Edina Morningside Community Church
|Today’s scripture reading:
Micah 5:2-5a; 6:6-8
There’s a powerful community ministry in Nashville, Tennessee that I heard about some years ago. It’s called Magdalene, and it is for women recovering from life on the street as prostitutes. Many of them have been addicted to one thing or another, and all of them suffer from a history of abuse. Started by an Episcopal priest and supported by local churches, Magdalene provides a safe space for these women to break free of addiction and face the traumas that haunt them. For up to two years, residents share a communal house that is their home. Lena House, as it’s called, offers the women a place with hot showers, plenty of food, real dishes and fresh linens. They each get a house key and come and go as they please, growing in trust, confidence, security and freedom. But the women who live in Lena House don’t find it an easy place, according to one article that describes their challenge, and what a woman named Carolyn has learned from it:
As with any community, often the hardest part is living with other people. Carolyn says that humbling herself to live in community is one of the most important parts of her recovery now. Conflict comes from the way that other women clean the bathroom or where they leave their things or how loud they talk. But remaining committed is crucial to her. [Carolyn says] “It would be easy to walk away now. I have a home. I got married on Valentine’s Day. I’m sober. But I’ve never finished anything in my life… “And I’ve tried doing things my way. That don’t work. You have to be humble.”
For Carolyn, living in community is a daunting challenge. Yet she knows that by sharing food, home and space with others, she gains humility and concern for those beyond herself.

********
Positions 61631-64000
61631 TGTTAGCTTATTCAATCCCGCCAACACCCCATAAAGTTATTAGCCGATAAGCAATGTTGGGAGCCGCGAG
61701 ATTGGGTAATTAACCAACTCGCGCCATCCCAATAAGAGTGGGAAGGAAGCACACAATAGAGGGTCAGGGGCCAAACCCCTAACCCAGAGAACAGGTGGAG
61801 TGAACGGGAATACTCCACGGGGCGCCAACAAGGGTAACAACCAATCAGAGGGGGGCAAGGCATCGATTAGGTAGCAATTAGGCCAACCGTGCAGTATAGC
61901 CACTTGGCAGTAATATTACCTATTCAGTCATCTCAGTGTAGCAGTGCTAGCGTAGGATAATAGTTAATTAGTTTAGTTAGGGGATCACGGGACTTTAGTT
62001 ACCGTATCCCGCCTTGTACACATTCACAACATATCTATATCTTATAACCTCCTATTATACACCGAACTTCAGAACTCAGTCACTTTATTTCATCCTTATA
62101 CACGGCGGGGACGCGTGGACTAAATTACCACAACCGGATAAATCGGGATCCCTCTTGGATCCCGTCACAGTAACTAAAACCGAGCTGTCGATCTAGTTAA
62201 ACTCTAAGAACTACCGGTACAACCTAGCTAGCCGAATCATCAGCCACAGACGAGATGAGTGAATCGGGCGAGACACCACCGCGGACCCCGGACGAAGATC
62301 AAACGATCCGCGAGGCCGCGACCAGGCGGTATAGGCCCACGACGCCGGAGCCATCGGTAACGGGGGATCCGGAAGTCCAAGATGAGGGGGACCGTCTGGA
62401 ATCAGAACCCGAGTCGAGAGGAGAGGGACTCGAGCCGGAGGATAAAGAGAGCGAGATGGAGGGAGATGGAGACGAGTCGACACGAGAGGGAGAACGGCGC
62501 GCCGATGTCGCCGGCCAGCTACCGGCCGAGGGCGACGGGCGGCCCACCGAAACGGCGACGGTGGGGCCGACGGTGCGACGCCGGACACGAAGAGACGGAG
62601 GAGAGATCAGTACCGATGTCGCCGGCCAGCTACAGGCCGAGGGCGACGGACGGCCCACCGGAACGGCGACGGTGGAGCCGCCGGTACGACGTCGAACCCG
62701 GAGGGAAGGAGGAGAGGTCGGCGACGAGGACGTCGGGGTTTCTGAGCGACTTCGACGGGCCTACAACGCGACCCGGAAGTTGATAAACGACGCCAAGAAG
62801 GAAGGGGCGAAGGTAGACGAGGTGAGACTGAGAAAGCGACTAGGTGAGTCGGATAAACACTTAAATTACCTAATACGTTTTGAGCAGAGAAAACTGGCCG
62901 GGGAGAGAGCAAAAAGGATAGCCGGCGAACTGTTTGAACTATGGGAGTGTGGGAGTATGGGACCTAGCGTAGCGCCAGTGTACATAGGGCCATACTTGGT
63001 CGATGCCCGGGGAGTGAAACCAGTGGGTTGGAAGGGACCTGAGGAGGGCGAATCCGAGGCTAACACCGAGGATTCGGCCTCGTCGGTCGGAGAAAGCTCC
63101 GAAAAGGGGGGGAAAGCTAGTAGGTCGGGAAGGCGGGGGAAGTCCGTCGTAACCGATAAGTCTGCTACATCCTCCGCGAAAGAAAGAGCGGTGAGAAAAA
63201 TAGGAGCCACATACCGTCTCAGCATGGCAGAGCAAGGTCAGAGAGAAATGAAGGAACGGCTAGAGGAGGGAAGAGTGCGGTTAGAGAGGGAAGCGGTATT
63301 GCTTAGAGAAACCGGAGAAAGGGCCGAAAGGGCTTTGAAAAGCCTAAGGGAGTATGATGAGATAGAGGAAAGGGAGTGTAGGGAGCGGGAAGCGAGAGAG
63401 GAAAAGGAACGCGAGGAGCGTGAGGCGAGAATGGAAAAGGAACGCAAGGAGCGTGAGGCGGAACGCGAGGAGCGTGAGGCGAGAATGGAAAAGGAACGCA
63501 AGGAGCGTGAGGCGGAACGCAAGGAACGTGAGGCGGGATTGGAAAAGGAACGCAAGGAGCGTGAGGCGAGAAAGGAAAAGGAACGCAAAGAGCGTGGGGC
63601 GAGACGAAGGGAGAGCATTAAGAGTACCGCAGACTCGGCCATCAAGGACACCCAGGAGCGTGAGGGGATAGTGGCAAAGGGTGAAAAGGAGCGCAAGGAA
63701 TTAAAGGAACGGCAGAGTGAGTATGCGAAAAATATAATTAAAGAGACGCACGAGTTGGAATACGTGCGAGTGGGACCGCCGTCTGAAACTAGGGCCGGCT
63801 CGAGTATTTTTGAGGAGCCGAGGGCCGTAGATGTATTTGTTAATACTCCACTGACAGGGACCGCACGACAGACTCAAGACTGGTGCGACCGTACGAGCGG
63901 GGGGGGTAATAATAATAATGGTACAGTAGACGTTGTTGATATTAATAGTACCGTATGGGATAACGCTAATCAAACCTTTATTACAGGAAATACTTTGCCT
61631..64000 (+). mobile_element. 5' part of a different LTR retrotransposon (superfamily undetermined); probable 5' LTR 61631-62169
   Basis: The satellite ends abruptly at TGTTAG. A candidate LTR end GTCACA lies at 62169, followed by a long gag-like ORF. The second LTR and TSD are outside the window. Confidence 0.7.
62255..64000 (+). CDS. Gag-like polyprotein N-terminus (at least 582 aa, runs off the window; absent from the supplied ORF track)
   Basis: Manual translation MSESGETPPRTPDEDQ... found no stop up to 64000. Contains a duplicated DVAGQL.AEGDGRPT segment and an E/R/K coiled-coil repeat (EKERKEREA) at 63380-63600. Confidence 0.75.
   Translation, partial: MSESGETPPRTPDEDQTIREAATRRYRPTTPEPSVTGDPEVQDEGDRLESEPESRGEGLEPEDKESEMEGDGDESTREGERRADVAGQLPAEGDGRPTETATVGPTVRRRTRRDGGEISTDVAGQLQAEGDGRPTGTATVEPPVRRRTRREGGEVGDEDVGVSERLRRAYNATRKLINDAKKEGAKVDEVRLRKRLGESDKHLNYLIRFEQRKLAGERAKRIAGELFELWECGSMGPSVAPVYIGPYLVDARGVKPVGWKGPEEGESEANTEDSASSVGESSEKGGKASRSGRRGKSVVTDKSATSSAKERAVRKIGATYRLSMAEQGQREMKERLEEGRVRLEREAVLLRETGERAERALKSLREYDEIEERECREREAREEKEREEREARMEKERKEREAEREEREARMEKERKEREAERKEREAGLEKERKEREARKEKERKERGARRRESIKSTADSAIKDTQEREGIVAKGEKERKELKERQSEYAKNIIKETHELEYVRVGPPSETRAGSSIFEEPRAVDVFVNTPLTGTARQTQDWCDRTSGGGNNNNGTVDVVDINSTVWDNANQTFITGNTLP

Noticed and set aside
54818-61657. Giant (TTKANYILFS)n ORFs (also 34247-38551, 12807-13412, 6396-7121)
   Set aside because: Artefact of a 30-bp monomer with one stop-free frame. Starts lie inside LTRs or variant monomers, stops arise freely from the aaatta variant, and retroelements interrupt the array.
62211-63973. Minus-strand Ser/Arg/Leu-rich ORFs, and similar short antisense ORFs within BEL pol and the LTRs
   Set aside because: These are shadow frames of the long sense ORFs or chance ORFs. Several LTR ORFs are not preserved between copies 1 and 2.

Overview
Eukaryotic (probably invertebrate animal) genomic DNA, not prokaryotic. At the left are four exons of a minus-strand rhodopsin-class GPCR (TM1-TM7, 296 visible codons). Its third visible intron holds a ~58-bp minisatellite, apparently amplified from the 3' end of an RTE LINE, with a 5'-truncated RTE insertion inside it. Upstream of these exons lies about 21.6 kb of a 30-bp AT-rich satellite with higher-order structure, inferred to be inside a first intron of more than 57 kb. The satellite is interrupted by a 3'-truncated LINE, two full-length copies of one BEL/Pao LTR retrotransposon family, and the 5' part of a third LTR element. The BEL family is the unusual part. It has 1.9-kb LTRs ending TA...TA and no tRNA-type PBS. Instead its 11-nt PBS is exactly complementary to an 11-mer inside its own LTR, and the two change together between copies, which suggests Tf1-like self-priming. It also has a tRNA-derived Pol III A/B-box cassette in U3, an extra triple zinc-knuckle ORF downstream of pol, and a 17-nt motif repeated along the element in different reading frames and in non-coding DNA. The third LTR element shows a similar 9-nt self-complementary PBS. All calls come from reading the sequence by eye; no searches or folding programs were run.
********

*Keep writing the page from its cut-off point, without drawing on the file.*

We don’t live in a Nashville recovery house, but we also know the challenges of living alongside others. Who is really eager to see that one contrarian relative at the Thanksgiving table? Or how about the church, another community sometimes tested by conflict? People have overlapping ideas for what should happen in areas of ministry, not all of them are equally possible, and we can start to feel like our priority—or even our presence—has been overlooked. Family or church drama exist within the broader social conflicts among racial groups, economic classes and political orientations. Elections like this past Tuesday are one of the ways that we periodically test the tensions within our many overlapping values and communities. When we don’t have such mechanisms for mediating disputes or a shared set of facts and values that hold us together, conflicts become so great that some feel there’s no option but to take up weapons. In the tinderbox of a tense, fractured nation, one person’s violence sparks a chain reaction of counter-violence that turns neighbors into adversaries that we can’t speak to with civility; that then justifies the destruction of “the Other” rather than seeing even the worst enemy as a child of God like ourselves. This is how historians tell us the First World War started over a hundred years ago, as one assassin’s bullet escalated immediately into a worldwide conflagration that cost an estimated ten million lives in trench warfare with chemical weapons, to say nothing of civilian casualties and the lifelong effects of war on its veterans. This is how all wars start between nations and societies to this day, including those in Palestine, Sudan, Syria, Iraq, Afghanistan. These are all the result of conflicts within communities where injustice, bombast and hardened hearts prevail, rather than the prophet Micah’s virtues of justice, mercy and humility.